We have not yet, however, come up with a model of a commission – what qualifications commissioners should have, how they would be appointed, where in the federal government structure the commission would fit, what its exact responsibilities would be, how it would be funded. These are questions we are still studying.
We continue to study these questions today. Unfortunately, our study has revealed many impediments to realizing a workable model for such a commission in the United States. Many of the impediments are financial and institutional, just as Ambassador Eizenstat noted. But not all. The chorus of opinion concerning this proposal from interested parties, as he suggests in his testimony, was, to say the least, scarcely concordant. It is not as if there is a wellspring of support in the United States for a single model of such a commission.
One significant impediment is the nature of the American system of government. Over the years our central government, which we refer to as the “Federal Government,” has taken on more and more tasks, with, for instance, new cabinet departments—new ministries, if you will—of energy, education, and homeland security appearing on the scene toward the end of the last century and the beginning of this. But, even so, unlike most countries in Europe, the Federal Government of the United States does not have a Ministry of Culture. Given our history, traditions, and inclinations, it also strikes me as highly unlikely that we will create such a cabinet department any time soon. The United States also has few museums either under the direct control of the Federal Government or even subsidized by it. As the website of the American Alliance of Museums laments, “Only a small (and shrinking) percentage of America’s 17,500+ museums receive federal funding of any kind.”
This simple fact has important implications for the subject of this particular conference. In the same testimony I just cited, Ambassador Eizenstat said:
When considering such a commission for this country, of course, we should recognize that the situation in Europe is significantly different from that in the United States. With a notable few exceptions, European museums are owned by central, provincial or municipal governments, whereas in the United States the majority of museums are private … As a result, European governments have more direct control over their museums than we do in the United States. In addition, the amount of art displaced between 1933 and 1945 and still in Europe is also considerably larger than the amount of displaced art now in the United States.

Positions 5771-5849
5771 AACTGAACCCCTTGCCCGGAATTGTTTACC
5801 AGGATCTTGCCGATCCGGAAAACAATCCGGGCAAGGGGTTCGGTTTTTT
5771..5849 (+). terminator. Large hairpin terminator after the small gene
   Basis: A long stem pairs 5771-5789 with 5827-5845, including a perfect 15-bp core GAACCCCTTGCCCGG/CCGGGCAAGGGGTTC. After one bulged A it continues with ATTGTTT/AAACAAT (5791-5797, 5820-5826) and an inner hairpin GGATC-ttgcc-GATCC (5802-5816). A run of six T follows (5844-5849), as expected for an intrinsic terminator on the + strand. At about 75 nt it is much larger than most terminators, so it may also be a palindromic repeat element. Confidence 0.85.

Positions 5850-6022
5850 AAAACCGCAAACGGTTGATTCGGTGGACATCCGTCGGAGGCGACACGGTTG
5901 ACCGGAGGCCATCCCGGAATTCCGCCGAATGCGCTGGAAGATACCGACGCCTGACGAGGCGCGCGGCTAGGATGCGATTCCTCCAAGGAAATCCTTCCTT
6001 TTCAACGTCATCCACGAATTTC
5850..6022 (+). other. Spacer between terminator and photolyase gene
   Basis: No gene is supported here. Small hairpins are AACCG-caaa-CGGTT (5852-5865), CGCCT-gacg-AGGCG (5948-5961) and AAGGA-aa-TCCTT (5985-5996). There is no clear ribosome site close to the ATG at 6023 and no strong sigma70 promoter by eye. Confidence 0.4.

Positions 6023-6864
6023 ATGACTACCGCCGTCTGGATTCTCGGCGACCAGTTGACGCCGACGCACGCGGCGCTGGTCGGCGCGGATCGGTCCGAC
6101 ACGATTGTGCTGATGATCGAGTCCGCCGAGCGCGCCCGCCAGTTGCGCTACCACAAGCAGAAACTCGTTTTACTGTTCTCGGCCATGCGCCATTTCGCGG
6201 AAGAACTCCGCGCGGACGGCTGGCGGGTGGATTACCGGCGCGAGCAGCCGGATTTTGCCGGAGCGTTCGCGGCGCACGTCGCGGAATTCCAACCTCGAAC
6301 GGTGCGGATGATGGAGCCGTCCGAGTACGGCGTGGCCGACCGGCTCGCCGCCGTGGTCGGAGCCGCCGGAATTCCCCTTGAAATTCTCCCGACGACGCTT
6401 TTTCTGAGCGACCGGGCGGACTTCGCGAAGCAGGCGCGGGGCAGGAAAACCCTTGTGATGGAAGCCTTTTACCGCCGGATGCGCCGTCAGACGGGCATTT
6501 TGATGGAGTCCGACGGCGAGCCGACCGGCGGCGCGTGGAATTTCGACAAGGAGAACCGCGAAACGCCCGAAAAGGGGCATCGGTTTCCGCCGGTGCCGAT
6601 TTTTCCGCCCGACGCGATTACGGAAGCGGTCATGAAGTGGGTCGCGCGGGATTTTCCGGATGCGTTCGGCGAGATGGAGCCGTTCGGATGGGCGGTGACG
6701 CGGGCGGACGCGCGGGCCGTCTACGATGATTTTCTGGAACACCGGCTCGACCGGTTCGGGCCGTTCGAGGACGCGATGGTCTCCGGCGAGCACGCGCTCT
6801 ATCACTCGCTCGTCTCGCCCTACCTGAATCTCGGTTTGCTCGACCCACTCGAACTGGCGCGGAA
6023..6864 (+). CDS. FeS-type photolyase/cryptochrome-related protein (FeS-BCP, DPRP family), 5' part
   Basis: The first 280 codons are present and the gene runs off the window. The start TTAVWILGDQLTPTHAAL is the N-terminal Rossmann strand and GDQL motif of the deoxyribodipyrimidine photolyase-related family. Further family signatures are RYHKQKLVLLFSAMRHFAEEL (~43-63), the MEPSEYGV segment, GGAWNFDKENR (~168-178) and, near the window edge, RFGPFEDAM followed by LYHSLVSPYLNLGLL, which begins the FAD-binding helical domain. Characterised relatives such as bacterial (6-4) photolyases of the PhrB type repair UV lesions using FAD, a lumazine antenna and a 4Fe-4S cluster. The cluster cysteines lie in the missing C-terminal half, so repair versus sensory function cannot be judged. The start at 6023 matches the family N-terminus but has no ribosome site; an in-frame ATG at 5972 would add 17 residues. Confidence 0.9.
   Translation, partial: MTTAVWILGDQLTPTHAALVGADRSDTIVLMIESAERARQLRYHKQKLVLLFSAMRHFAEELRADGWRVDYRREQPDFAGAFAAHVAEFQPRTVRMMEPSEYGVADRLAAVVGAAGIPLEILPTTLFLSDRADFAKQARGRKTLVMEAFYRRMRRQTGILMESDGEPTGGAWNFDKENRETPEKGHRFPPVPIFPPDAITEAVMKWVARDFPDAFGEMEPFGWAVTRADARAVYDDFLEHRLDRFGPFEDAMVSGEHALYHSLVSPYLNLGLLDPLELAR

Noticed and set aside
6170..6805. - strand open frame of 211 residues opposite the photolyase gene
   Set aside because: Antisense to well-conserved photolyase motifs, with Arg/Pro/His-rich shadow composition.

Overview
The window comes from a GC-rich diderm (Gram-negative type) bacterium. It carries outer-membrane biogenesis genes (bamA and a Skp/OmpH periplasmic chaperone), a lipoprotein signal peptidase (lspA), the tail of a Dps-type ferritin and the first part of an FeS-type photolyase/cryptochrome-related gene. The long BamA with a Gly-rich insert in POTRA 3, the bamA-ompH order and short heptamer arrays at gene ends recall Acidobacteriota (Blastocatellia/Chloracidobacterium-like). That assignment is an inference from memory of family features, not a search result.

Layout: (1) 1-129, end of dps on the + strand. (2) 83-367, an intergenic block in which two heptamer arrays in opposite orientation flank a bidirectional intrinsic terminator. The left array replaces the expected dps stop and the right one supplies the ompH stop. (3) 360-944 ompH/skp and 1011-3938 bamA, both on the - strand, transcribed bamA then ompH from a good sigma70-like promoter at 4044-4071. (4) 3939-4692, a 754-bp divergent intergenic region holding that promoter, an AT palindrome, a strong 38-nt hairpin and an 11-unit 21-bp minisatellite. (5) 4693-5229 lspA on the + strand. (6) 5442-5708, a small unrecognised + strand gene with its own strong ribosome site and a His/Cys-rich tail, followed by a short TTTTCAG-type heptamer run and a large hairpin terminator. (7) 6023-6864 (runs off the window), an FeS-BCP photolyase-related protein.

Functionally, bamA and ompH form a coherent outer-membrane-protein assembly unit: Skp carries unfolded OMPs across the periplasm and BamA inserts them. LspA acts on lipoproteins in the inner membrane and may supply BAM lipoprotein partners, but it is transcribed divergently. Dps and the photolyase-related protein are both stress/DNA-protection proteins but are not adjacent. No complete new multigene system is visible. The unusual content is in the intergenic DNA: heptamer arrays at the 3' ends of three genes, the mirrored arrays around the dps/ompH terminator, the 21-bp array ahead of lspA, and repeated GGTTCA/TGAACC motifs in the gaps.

Here he encapsulates in an indirect way the fundamental obstacle encountered in our attempts to create such a commission: The ability of an advisory panel to recommend to a minister that a work of art be removed from the wall of a state-owned museum and restored to its rightful owner is not, practically speaking, a possibility in the American context. This suggests that another model must be found—one that somehow substitutes mediation or arbitration for ministerial decision-making. This would perhaps be most closely equivalent to the private and third-party dispute resolution that the Dutch Restitution Committee and the German Limbach Commission engage in.
The question that arises, though, is whether this is really necessary in the United States. As Ambassador Kennedy pointed out in a speech in Potsdam in 2007 entitled “The Role of the U.S. Government in Art Restitution”:
[A]rt restitution in my country has generally involved a private citizen who discovers that an artwork once held by his or her family is now hanging in a museum or private collection. A claimant new to the art field may need to hire experts who can help with this process. On the other side of these cases, we find the holder of the art, usually a museum or collection. This holder may have done some provenance research on its holdings but has sometimes been unaware of the complete history of the individual works. Usually working through their respective attorneys, the two parties attempt to establish and agree on the facts of the case, and then to work out a settlement. Agreements between parties without resort to judicial channels have been frequent. If the talks break down, or if they fail to get started at all, the claimant has the option of turning to the courts.
Many museums, as I am reminded from time to time by museum officials, do in fact voluntarily return works of art to those they deem the rightful owners. Our larger art galleries, like our larger art auction houses, even employ officials to research the provenance of their holdings or of the art they wish to sell. In 1998, too, the U.S. Association of Art Museum Directors issued a “Report of the Task Force on the Spoliation of Art During the Nazi/World War II Era (1933-1945), which contained principles and guidelines that clearly preceded and informed the Washington Conference Principles. In the section entitled “Response to Claims Against the Museum,” the report states:
1. If a member museum receives a claim against a work of art in its collection related to an illegal confiscation during the Nazi/World War II era, it should seek to review such a claim promptly and thoroughly. The museum should request evidence of ownership from the claimant in order to assist in determining the provenance of the work of art.
2. If after working with the claimant to determine the provenance, a member museum should determine that a work of art in its collection was illegally confiscated during the Nazi/World War II era and not restituted, the museum should offer to resolve the matter in an equitable, appropriate, and mutually agreeable manner.